Law on Intellectual and Artistic Works No. 5846 (the “LIAW”) takes a very formalistic approach regarding the transfer of copyrights arising from these types of work.
Under Turkish copyright law, the general principle is that the person who actually creates a work is the author of that work. The “work made for hire” concept is not accepted under Turkish law. The right transfers should be made in writing, once the work is embodied, indicating, expressly, which rights are transferred, and under which conditions.
As per Article 48 of the LIAW, in order to realize the assignment, the work should be physically created. Any agreement that relates to the transfer of rights arising from work that has not yet been created, or shall be completed in the future, shall be null and void.
However, as per Article 50 of the LIAW, it is possible to take undertakings from the right owners for right transfers relating to future works. Therefore, before the work has been physically created, the right owner is able to undertake the assignment of the rights on the future work for a specified party. For a valid assignment, however, a separate deed of assignment must be signed once the work has been completed.
Due to the practical difficulties created with this formalistic approach, the Court of Appeals does not consider the transfer or license agreements that relate to future works to be null and void, but considers that these agreements should be accepted as undertakings from the right owners.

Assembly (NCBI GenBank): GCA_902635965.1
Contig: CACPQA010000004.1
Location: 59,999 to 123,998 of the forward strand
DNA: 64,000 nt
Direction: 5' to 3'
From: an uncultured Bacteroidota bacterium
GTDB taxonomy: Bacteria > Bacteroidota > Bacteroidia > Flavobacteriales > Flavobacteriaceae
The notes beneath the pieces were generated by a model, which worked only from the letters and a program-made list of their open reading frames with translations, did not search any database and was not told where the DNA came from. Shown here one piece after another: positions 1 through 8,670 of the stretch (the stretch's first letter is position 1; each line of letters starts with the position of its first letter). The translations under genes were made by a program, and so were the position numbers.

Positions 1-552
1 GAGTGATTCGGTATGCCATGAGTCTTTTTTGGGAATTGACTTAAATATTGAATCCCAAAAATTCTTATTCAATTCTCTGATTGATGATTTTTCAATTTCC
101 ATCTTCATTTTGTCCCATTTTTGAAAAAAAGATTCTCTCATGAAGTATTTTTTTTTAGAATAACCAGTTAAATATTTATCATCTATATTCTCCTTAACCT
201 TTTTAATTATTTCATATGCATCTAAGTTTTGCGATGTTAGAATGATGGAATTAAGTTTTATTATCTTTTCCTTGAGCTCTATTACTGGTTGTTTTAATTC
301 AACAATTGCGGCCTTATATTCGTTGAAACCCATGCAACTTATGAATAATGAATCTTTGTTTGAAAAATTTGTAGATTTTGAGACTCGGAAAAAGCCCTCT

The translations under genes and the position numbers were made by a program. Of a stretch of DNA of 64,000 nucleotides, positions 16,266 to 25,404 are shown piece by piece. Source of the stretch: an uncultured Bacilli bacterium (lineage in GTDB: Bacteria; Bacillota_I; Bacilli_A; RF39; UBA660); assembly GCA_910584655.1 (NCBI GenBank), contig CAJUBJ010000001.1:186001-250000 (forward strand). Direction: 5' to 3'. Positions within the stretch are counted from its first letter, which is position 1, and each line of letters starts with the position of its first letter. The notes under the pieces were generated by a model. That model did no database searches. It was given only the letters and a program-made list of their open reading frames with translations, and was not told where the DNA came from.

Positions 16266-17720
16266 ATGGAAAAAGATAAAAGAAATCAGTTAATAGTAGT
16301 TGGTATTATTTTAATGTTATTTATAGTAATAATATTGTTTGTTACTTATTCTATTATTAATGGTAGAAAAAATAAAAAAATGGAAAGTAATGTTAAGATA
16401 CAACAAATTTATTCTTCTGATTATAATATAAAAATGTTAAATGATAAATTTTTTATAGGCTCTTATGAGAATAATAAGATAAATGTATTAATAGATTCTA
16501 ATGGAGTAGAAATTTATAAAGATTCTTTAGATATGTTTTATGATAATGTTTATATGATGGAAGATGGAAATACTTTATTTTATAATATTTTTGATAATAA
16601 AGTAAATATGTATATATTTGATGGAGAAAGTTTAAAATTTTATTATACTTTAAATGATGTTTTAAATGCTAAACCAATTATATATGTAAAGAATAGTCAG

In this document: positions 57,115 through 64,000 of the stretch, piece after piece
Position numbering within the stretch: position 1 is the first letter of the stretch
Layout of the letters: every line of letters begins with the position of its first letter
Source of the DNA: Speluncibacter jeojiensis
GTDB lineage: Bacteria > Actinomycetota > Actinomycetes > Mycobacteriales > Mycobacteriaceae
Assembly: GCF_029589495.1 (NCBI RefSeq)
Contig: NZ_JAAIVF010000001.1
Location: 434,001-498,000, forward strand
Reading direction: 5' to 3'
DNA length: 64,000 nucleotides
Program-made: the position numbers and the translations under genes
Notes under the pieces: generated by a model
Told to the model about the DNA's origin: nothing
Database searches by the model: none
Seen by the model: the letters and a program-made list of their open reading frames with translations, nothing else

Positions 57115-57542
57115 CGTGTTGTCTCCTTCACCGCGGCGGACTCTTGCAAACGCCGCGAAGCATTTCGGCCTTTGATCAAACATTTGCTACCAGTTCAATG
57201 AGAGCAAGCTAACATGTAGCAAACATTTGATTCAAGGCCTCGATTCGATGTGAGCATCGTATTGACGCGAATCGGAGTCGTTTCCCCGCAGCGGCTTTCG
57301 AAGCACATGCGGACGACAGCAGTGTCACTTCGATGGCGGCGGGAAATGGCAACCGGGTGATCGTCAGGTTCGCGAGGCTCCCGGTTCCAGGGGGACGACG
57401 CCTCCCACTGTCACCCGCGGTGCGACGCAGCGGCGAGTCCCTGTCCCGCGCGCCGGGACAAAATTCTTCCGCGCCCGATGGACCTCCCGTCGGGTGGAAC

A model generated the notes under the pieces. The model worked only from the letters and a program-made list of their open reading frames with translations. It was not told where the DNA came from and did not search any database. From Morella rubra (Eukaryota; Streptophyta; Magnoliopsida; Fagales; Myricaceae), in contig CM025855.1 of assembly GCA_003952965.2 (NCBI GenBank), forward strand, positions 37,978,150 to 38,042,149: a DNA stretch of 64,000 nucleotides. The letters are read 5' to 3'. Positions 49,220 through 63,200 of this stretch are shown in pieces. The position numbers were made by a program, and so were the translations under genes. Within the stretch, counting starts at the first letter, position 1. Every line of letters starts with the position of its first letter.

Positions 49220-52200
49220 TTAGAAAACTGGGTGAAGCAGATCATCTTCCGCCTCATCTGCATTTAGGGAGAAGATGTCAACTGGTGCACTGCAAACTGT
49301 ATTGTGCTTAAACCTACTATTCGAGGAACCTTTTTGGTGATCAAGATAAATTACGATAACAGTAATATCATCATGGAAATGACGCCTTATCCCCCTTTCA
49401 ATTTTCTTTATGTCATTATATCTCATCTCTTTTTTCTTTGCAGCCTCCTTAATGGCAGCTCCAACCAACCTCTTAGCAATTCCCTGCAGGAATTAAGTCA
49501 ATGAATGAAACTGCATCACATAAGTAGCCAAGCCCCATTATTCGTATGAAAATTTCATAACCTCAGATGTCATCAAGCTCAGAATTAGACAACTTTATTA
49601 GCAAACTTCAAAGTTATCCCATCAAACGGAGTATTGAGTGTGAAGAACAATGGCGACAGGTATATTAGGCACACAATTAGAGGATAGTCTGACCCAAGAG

In addition, because of the difficulties of this two-stage agreement process, the Court of Appeals also accepts that despite the lack of a second agreement, if the parties act in accordance with their undertakings, and if the work is completed as agreed, then the rights are deemed to be transferred. This view of the Court of Appeals is also supported by some scholars.
Thus, while the Law is very strict about the transfer of rights, in practice, we see that these principles are softened. That being said, despite his/her undertakings, if the right owner rejects, or is unable to execute, the second agreement (after the completion of work), when we follow the case-law of the Court of Appeals, if the talent/ performer received the payment as agreed and completed his/her undertakings, then it would not be possible to argue the invalidity of the first agreement, and the work owner will be deemed to have his/her rights assigned.
While this assessment is based on current practice and case-law, to be on the safe side, it is advised to implement a two-stage action despite the practical difficulties.